Poster Topical Area: Carotenoids and Retinoids
Poster Board Number: 11
Objective: Lutein selectively accumulates in primate retina and brain where it may have an essential role in ocular and cognitive health. To date, no isotopic tracer studies of lutein pharmacokinetics have been performed in a nonhuman primate model. The objective of this pilot study was to assess the distribution of lutein into tissues of an adult rhesus macaque (Macaca mulatta) after a single oral dose of isotopically-labeled lutein.
Methods: One 19-year-old female macaque was supplemented daily for a year with 1 μmol/kg/day of unlabeled lutein and subsequently provided a single dose of 1.92 mg of 13C-lutein. 65% of lutein was uniformly labeled while 35% remained unlabeled at 1 or 2 carbons. Plasma, six brain regions, retina, and other tissues were collected on the third day post-dose. Tissues from an undosed macaque were used as negative controls. Lutein accumulation was quantified by HPLC-PDA and 13C enrichment was evaluated by LC-QTOF-MS.
Results: In the control monkey, 12C-lutein, but not 13C-lutein, was detectable in serum and all tissues examined. In the 13C-dosed macaque, the highest ratio of 13C-lutein/ 12C-lutein (13C/12C) was found in the plasma (11.3%), followed by liver (10.6%), heart (6.9%), kidney (6.5%), adrenal gland (3.5%), and quadriceps (1.5%). 13C-lutein was detected in the brain and accumulated differentially across regions. The 13C/12Cratio was highest in the temporal cortex (2.4%) and lowest in the subcortical white matter (0.6%). In adipose depots, 13C-lutein was observed, with the highest 13C/12C ratio in the axillary brown adipose tissues (0.8%) and lowest in the thigh subcutaneous adipose tissues (0.1%). However, 13C-lutein was undetectable in macular and peripheral retina, despite high concentrations of 12C-lutein.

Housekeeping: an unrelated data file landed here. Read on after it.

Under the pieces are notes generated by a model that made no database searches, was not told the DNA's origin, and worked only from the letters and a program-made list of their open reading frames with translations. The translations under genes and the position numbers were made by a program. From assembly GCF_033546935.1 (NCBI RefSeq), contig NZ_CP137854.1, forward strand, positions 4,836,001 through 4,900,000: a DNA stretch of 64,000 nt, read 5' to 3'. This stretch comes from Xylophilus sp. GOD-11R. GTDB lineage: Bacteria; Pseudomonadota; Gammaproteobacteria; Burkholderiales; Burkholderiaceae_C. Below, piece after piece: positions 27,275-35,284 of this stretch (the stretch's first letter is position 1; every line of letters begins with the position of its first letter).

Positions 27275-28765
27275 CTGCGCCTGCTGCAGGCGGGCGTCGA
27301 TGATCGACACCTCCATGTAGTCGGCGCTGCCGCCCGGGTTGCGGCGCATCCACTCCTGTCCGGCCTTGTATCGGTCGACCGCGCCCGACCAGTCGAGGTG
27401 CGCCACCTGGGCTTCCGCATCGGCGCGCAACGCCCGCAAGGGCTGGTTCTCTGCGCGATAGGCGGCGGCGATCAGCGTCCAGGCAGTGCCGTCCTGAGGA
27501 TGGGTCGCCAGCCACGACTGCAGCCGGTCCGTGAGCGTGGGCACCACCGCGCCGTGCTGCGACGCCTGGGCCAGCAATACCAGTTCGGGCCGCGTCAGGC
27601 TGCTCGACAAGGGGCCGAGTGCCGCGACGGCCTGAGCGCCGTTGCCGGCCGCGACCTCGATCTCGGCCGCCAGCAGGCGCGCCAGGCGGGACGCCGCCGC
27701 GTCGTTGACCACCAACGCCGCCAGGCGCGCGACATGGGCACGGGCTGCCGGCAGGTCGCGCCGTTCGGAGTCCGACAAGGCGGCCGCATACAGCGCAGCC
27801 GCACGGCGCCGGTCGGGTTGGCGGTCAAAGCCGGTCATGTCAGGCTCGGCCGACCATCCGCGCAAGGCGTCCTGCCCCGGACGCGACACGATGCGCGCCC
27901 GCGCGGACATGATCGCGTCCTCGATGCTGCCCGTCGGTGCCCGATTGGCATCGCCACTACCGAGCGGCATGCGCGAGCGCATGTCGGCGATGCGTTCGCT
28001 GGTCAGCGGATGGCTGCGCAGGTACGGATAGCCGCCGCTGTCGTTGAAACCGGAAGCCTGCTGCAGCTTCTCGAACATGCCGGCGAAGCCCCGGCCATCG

Conclusions: Three days following dosing, 13C-lutein was differentially distributed across various tissues, including multiple brain regions, but undetectable in the retina. This pilot study demonstrates that distribution of lutein in the macaque is substantially dependent on tissue type. Studies with additional time points are needed to determine if these observations indicate differences in the kinetics of tissue uptake, metabolism, or recycling into circulation.
Funding provided by Abbott Nutrition through the Center for Nutrition, Learning and Memory, University of Illinois, Urbana-Champaign and NIH Grant P51OD011092
University of Illinois at Urbana-Champaign